Math Rider – Places to go, things to do, math to learn
My kids are growing up tech-savvy, in a media-saturated world where any almost any info you desire is available with a few taps on the keyboard via Google. They’re puzzled by black-and-white movies, have no concept of snowy tv reception, and are clueless at that vast gulf that exists between the video games of my childhood and what they know as normal.
My fiance loves the high-tech graphics, all the fancy bells and whistles of today’s games. Once in a while, he’ll be ooh-ing and ah-ing over a new game, and I’ll watch for a bit, and then want to know… “Ok, so that’s pretty/interesting/ugly/whatever… but where’s the STORY?”
Seems like the story gets lost in all the pretty pictures. It’s so easy to forget, with all that distraction, that what really draws you in and keeps you there and involved is the tale being told.
When we go outside the standard realm of textbook, paper, and pencil in search of more memorable educational fare for our children, that’s a detail we need to remember: It doesn’t matter how pretty the pictures are if the story doesn’t keep them interested.
And if the story pulls us in and holds us, the pictures themselves aren’t all that important.
My two youngest, Doodle and Princess, reminded me of this recently. They’ve been trying out some math drill software, Math Rider, for me – addition, subtraction, multiplication, division drill – something that pretty much every parent would like an easy way to apply, without fail, permanently and in explicit perfection, to the inside of their child’s head. Automatic, rapid access to basic math functions is one of those make it or break it details that will influence their entire math (and science) learning career.
I looked Math Rider over, played it for a while myself after installing it. First impression? That the kids would play it for a bit, then, due to the ok-but-not-spectacular graphics, they’d ignore it in favor of prettier games.
Once again, I guessed wrong. My kids might be tech-savvy and enamored of pretty graphics, but Math Rider had a sneaky trick up its sleeve.
A STORY. An epic quest, a path to follow, a reason to succeed and follow through.
Over and over again, when I’d ask the kids about it, the answer I’d receive would be full of details. Not of math facts. But of STORY. Where they’d been, where they were going, what they needed to do next, and what level and how much progress those details meant. Story. Not what I’d expecting to be the main draw in a software intended for math drill.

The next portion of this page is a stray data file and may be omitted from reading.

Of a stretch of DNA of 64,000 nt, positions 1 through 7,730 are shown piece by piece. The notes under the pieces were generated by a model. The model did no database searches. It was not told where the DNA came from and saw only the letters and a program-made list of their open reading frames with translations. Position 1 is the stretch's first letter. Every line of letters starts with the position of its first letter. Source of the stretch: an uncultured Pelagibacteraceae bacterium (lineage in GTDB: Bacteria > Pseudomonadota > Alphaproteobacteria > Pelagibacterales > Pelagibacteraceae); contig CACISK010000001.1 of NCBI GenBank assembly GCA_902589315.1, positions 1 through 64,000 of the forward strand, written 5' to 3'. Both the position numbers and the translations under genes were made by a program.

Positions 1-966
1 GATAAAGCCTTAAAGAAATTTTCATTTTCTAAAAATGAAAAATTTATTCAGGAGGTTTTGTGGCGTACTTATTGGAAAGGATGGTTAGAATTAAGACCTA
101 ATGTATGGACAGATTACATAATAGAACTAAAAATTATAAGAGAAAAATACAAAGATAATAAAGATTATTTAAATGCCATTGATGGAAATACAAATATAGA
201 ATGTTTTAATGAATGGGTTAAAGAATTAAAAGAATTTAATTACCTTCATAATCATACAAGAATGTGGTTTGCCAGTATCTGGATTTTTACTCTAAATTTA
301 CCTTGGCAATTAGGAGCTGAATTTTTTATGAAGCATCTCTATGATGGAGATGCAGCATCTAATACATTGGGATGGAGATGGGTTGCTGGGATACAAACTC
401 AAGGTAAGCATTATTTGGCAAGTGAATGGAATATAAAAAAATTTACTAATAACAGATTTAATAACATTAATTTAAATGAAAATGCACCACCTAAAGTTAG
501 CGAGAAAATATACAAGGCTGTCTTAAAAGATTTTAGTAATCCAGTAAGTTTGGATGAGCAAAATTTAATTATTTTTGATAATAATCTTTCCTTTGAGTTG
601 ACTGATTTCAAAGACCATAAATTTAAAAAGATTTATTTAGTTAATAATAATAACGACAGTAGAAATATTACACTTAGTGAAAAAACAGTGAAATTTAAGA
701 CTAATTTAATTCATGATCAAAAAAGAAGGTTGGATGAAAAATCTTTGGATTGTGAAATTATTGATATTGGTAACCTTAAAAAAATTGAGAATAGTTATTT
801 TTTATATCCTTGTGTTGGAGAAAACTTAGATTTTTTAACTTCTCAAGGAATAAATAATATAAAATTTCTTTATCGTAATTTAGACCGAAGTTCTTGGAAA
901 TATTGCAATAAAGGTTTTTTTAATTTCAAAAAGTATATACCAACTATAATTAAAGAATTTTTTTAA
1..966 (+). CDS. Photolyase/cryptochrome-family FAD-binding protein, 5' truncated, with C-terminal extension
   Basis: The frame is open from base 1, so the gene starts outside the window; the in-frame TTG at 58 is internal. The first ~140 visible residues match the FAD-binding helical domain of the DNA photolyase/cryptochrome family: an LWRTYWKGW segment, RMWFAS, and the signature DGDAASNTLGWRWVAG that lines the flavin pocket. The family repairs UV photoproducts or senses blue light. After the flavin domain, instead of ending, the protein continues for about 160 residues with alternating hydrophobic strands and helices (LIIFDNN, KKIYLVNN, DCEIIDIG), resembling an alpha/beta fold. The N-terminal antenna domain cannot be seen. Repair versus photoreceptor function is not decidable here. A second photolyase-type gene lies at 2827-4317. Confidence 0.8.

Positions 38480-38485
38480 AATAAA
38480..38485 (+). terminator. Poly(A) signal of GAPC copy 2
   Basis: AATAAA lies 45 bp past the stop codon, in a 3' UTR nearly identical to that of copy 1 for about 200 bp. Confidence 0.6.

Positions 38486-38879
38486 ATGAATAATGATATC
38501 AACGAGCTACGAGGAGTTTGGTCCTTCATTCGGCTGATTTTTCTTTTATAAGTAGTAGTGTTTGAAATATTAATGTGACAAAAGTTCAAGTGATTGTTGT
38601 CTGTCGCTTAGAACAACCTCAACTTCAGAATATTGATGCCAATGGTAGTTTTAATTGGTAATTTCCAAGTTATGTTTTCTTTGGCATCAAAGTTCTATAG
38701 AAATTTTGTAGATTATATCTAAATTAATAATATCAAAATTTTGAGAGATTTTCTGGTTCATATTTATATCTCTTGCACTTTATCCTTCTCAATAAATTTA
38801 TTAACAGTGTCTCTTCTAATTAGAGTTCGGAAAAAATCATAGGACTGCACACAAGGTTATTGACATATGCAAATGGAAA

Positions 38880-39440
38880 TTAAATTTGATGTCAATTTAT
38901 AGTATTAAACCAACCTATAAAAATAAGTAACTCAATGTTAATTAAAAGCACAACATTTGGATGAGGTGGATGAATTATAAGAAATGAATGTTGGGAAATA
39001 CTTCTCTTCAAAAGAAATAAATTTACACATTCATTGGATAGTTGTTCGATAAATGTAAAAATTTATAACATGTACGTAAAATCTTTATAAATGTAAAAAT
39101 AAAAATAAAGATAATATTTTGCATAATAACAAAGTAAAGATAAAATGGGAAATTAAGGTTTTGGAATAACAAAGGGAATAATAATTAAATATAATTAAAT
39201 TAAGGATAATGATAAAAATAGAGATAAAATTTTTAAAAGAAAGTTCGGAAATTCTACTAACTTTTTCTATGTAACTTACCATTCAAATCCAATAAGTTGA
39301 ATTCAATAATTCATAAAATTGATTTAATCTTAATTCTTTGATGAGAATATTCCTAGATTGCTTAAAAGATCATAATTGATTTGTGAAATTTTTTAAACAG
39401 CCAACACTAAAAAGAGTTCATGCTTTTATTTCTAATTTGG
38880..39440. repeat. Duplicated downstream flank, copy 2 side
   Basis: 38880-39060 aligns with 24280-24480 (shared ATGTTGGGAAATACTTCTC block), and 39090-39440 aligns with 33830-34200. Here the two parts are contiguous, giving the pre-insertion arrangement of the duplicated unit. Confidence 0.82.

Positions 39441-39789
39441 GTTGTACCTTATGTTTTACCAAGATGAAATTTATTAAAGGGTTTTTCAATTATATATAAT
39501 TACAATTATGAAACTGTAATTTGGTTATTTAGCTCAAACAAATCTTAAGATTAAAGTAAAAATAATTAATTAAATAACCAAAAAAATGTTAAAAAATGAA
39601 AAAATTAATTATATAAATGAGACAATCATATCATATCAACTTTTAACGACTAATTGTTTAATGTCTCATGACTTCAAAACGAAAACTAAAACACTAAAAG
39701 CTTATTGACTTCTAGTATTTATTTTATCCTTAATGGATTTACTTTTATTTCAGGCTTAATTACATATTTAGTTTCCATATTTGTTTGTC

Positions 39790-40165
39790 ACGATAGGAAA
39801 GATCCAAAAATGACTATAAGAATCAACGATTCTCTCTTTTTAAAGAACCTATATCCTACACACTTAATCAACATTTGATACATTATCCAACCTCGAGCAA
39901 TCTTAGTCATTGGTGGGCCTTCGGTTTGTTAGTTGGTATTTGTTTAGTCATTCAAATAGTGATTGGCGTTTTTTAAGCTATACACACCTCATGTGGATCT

But no matter how unexpected, the fact of the matter is, it just plain works. It took, and kept, their attention. Still has it. And I’m hearing daily details of their math journeys.
I like it. Math drill, just numbers and symbols, there’s precious little to discuss. But a story, with a purpose – that, we can engage. Be involved in. It’s human nature, pure and simple.
Math Rider seems simplistic, and in concept and use, it is very simple. Purpose: to drill math, in a fun, engaging manner. In use: It does exactly that, with no extraneous actions, nothing to get in the way, just a story with a goal, and math practice.
The “complicated” part of Math Rider is nothing that you’ll notice. It’s “under the hood”, so to speak. Math Rider adjusts speed and problem difficulty to the student, and subtly works with them, providing positive reinforcement and encouragement while continuing forward movement. The play controls are easy to use for any child, and are intentionally set up to work, but be intuitive and unobtrusively out of the way.
Math Rider will work as a supplement to any math program, a fun alternative to traditional flash card drills. Up to ten separate users are allowed per license, and each player’s statistics are tracked individually. With regular use, skills are sure to improve, and the stats page will provide easy reference to any problem areas.
For the parent, after initial installation and setup, it’s no-prep, no-help-needed math practice. For the student, Math Rider is a pleasant change from standard paper and pencil drills and creates a compelling reason to learn – no “just because you have to” needed. They’ll provide their own initiative – because the story makes them want to know what happens next.
MathRider, available for PC, Mac, and Linux, is on sale for $37 right now. System requirements are available here, though I will mention that we were successfully playing it on a computer with a slightly slower processor then listed for the PC.
To see what other crew members had to say about this product, check out the TOS Homeschool Crew blog post, Math Rider.
**I received this product for free as a member of the 2010-11 The Old Schoolhouse Homeschool Crew so that I could provide you with an honest review of it by our family.**